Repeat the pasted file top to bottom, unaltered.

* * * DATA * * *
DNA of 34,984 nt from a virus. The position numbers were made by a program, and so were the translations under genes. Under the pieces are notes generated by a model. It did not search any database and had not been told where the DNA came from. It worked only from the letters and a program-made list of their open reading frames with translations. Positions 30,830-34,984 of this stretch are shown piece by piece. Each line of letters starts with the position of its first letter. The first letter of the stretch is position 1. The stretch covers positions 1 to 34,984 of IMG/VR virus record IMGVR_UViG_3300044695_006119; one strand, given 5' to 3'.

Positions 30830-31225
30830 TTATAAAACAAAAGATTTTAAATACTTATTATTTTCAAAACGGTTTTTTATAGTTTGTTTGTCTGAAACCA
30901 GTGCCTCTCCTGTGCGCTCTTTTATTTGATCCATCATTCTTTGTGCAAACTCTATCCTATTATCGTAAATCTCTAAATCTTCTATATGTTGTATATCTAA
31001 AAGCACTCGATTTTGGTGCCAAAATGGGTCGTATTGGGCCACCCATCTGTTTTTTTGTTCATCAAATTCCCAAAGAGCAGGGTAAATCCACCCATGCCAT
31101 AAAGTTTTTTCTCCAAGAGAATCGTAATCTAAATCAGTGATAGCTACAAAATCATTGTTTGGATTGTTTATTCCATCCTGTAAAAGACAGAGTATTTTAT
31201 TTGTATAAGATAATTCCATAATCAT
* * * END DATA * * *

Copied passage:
DNA of 34,984 nt from a virus. The position numbers were made by a program, and so were the translations under genes. Under the pieces are notes generated by a model. It did not search any database and had not been told where the DNA came from. It worked only from the letters and a program-made list of their open reading frames with translations. Positions 30,830-34,984 of this stretch are shown piece by piece. Each line of letters starts with the position of its first letter. The first letter of the stretch is position 1. The stretch covers positions 1 to 34,984 of IMG/VR virus record IMGVR_UViG_3300044695_006119; one strand, given 5' to 3'.

Positions 30830-31225
30830 TTATAAAACAAAAGATTTTAAATACTTATTATTTTCAAAACGGTTTTTTATAGTTTGTTTGTCTGAAACCA
30901 GTGCCTCTCCTGTGCGCTCTTTTATTTGATCCATCATTCTTTGTGCAAACTCTATCCTATTATCGTAAATCTCTAAATCTTCTATATGTTGTATATCTAA
31001 AAGCACTCGATTTTGGTGCCAAAATGGGTCGTATTGGGCCACCCATCTGTTTTTTTGTTCATCAAATTCCCAAAGAGCAGGGTAAATCCACCCATGCCAT
31101 AAAGTTTTTTCTCCAAGAGAATCGTAATCTAAATCAGTGATAGCTACAAAATCATTGTTTGGATTGTTTATTCCATCCTGTAAAAGACAGAGTATTTTAT
31201 TTGTATAAGATAATTCCATAATCAT